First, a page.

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Barrett’s esophagus (BE) is a major risk factor esophageal adenocarcinoma (EAC), the incidence of which is on the rise in Western countries. Current guidelines from multiple national societies recommend screening for BE among patients with multiple risk factors. Data on screening practices for patients with multiple risk factors have been be clearly reported. We aimed to assess the adherence to national guidelines regarding screening patients with BE risk factors by assessing the rates of endoscopy in patients with 3 or more BE risk factors.
This analysis was conducted using electronic health record (EHR) data from the OneFlorida Clinical Data Research Network – a statewide network of health care systems that provide medical care to more than 40% of Floridians. Using ICD-9/10 codes, we identified patients with GERD plus at least two other risk factors for BE or EAC. Risk factors included male sex, advanced age (>50 year), white race, obesity (BMI >30), and smoking status. The primary outcome of interest was the proportion of patient with at least 3 identifiable risk factors for BE who had endoscopy. The indication for the endoscopy did not have to be screening or GERD. Rather, endoscopy for any indication was considered adequate for screening. We used Chi-square tests examine gender differences. We reported odd ratios (OR), 95% confidence intervals (CI), and p-values.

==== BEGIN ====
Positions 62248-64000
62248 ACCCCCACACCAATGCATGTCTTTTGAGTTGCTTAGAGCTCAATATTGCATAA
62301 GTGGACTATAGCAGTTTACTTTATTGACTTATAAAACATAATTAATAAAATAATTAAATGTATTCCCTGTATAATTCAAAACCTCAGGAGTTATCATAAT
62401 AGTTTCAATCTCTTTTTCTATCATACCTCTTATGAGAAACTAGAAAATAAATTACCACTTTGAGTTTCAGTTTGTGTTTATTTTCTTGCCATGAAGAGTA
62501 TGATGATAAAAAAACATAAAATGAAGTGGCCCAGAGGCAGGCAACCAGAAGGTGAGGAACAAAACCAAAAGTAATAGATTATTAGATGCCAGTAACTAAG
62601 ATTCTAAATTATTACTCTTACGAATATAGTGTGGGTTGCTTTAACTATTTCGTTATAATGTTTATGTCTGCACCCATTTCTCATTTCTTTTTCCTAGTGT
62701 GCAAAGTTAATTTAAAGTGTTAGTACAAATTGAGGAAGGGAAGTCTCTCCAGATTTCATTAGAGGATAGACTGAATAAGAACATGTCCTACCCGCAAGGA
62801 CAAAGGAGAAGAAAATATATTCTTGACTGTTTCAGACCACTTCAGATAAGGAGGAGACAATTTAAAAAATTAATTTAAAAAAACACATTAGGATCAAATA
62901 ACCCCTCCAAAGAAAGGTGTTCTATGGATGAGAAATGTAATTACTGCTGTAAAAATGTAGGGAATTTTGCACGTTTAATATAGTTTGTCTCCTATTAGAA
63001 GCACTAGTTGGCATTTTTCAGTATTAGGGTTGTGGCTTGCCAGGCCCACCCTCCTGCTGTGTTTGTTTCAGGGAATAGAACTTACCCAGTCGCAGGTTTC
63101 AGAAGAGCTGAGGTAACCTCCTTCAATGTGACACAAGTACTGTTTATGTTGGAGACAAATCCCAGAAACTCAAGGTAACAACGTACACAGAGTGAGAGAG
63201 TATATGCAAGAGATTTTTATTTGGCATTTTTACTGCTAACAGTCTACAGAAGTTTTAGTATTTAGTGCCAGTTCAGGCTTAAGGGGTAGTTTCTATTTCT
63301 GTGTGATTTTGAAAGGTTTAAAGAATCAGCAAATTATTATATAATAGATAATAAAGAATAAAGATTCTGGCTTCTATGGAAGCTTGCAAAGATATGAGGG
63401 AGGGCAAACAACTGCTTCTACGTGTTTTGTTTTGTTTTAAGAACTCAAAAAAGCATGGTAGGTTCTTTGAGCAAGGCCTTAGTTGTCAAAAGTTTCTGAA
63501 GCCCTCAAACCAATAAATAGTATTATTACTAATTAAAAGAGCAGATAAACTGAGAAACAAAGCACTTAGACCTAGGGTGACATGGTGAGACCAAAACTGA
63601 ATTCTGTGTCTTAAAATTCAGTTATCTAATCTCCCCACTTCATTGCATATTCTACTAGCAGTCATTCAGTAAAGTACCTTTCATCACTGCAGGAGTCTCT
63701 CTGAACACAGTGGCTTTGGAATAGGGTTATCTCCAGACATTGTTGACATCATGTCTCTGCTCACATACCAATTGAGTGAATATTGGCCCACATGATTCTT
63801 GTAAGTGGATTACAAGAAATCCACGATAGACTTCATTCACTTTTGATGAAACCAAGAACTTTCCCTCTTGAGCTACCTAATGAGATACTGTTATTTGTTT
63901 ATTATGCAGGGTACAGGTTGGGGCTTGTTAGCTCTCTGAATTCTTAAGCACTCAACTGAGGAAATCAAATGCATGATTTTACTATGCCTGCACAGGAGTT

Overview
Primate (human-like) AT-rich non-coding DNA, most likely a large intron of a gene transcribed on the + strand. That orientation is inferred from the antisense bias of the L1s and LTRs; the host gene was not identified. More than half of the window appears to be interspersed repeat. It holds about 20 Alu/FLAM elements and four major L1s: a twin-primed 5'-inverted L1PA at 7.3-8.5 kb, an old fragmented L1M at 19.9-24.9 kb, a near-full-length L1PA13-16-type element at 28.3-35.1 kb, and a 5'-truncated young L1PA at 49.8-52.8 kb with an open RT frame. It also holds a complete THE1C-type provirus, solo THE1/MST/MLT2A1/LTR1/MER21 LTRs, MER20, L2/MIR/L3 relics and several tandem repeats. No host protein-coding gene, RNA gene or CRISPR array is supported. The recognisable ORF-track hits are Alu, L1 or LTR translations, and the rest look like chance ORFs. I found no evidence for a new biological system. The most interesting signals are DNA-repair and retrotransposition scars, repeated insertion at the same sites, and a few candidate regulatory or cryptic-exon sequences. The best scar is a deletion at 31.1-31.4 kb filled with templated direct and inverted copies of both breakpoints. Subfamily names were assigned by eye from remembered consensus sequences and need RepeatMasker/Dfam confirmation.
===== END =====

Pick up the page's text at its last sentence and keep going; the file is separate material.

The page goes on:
Our database included a total of 9,459,363 patients, including 3,975,760 males and 5,483,603 females. The overall prevalence of GERD was 10.8% (n= 1,017,588). Rates of EGD for all indications were low. Figure 1 shows the rate of endoscopy in 6 risk categories of patients with three or more risk factors for BE. Endoscopy rates were lowest in males with GERD + advanced age + obesity at 19.6%. The rates were highest in patients with GERD, white race, advanced age, obese, and smoker at 29.2%. Overall, females were more likely to have EGD at any of the risk categories.